This is a decent article under an irrelevant linkbait title, which is about the best you can expect from the Huffington Post. The author takes a look at the public advocacy of Aubrey de Grey, which in conjunction with coordinating the ongoing scientific programs of SENS Research Foundation keeps him quite busy. Perhaps the point to take away from this is that change and progress never happens as fast as we want it to, but it is happening nonetheless:
Almost every week, Aubrey de Grey gives a speech to an audience somewhere in the world. The Oxford-educated researcher walks to the stage, makes a few small jokes, and then tells his listeners about his quest to extend human life by ridding the world of age-related diseases. Over the years, he has become a seasoned speaker. He's mildly provocative and sometimes ironic, but always sharp and convincing. He is now the most familiar face on the conference circuit on the topic of regenerative medicine.
The best way to understand de Grey's vision is to understand his definition of aging: "The life-long accumulation of damage to the tissues, cells, and molecules of the body that occurs as an intrinsic side effect of the body's normal operation." A human body can tolerate some damage, but too much causes diseases. While you cannot eliminate aging from the body entirely, de Grey is convinced that there are ways for medicine to intervene. He proposes regenerative medicine, a process of replacing or regenerating human cells and eliminating all deadly cellular processes along the way.
It all sounds like a science-fiction movie, but de Grey didn't find his ideas in one of those. "They are a pain in the ass and make my life much harder," he says. "Certainly, these movies entrench the misconceptions people have. The movies that are made are movies that are made to sell, and those movies pander to people's preconceptions." And de Grey doesn't like the preconceptions of most people.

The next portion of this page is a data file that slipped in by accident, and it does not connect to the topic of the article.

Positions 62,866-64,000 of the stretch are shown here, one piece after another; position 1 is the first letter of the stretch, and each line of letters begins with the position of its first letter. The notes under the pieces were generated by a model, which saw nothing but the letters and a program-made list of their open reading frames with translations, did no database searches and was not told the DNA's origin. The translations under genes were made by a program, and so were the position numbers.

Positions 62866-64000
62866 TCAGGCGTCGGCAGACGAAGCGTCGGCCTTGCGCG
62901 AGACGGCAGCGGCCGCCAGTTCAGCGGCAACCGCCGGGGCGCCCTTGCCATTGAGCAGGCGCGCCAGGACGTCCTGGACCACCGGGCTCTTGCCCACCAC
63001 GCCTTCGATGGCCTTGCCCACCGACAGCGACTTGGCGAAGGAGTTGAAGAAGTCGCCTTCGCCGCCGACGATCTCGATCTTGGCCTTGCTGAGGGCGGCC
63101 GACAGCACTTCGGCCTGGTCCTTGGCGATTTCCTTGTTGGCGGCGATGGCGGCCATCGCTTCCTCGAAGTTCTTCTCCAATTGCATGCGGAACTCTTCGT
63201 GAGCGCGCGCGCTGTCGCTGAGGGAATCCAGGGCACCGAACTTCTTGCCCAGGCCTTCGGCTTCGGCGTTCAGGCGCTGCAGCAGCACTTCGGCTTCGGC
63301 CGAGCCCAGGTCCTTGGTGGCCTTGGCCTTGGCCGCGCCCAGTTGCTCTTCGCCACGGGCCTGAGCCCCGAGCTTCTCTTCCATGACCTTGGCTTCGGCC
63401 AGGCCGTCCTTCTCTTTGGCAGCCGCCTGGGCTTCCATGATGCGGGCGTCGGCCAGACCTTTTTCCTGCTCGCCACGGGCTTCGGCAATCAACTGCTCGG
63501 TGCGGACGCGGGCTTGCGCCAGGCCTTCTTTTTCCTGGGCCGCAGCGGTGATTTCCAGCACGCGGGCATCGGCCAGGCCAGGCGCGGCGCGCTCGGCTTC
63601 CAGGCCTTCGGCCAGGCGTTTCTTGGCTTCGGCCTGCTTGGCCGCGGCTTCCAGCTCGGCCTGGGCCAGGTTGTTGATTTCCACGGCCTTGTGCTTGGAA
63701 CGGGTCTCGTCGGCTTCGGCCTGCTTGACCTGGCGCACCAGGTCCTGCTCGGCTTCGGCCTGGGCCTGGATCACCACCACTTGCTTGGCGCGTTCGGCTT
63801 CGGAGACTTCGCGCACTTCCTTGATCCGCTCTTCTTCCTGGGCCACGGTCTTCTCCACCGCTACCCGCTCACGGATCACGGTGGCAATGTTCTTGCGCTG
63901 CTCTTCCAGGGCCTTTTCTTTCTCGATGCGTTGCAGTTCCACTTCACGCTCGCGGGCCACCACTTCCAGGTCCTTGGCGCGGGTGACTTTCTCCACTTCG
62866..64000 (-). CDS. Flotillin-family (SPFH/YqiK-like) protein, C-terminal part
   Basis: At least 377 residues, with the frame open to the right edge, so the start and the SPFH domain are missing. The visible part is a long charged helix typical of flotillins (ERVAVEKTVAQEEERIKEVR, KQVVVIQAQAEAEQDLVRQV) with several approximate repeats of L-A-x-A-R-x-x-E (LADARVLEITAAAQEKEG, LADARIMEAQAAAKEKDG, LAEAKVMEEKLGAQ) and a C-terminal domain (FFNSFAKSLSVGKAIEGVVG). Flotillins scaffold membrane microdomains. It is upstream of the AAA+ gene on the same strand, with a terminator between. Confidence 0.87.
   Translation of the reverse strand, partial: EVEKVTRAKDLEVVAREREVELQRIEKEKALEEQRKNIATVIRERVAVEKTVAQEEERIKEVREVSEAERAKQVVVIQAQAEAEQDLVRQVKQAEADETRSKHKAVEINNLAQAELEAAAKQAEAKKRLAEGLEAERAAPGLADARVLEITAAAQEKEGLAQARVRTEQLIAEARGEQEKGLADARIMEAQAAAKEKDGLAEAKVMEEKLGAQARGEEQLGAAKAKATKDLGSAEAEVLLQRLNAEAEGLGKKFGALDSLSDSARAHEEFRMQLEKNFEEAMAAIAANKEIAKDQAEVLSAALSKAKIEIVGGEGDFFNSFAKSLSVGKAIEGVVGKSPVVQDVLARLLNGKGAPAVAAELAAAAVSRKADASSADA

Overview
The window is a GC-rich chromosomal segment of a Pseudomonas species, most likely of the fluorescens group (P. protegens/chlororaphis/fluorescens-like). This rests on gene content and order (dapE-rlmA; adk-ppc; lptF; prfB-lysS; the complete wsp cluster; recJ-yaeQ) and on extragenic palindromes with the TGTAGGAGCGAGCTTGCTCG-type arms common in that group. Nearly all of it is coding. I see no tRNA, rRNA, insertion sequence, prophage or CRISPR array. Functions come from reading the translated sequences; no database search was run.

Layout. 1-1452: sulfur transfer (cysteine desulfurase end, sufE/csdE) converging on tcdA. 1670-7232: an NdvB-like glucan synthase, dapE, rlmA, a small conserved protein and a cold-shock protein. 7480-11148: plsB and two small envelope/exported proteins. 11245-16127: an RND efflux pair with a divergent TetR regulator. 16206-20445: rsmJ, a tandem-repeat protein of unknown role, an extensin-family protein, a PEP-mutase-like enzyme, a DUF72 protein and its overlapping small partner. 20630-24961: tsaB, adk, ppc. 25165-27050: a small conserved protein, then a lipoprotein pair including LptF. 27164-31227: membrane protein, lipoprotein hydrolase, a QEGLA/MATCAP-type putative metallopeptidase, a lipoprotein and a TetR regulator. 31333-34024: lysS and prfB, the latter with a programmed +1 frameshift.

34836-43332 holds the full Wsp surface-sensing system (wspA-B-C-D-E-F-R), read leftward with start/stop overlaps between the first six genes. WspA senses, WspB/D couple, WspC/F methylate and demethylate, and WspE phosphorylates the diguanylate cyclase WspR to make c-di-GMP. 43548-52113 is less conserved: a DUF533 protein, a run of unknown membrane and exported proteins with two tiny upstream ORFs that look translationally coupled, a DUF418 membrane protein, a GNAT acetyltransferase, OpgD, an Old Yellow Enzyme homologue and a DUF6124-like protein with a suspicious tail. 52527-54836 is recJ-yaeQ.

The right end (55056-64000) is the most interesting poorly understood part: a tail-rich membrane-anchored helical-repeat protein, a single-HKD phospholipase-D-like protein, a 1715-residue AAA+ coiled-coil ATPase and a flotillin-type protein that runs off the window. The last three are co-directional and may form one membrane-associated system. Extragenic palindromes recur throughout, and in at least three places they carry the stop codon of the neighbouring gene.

The public he usually stands in front of is not really that interested in the scientific processes behind regenerative therapy. They care more about the moral implications and the societal impact of his research. So they ask questions about overpopulation, about clashing generations, about dictators living forever, about people who want to commit suicide, about God and about nature. De Grey is always prepared and has an answer for each of them. "It's been a very long time since I got a question that I haven't heard before," he explains. "My answers have been getting a bit more aggressive over the years, a bit more impatient, but I've always seen it as part of the job."
De Grey is noticing a shift in the general attitude toward regenerative therapy. "Definitely things are getting easier - not nearly quick enough, but the whole tone of this conversation is now very different than it was 10 years ago. Back then you couldn't really have these discussions. People called me controversial, a maverick. Now people ask you questions with an expectation that you actually will be able to teach them something." Still, most people don't seem to like thinking about living forever. "There are a lot of things that people don't like to think about. People don't like to think about getting old and getting sick either. They pretend it's not going to happen, until it does."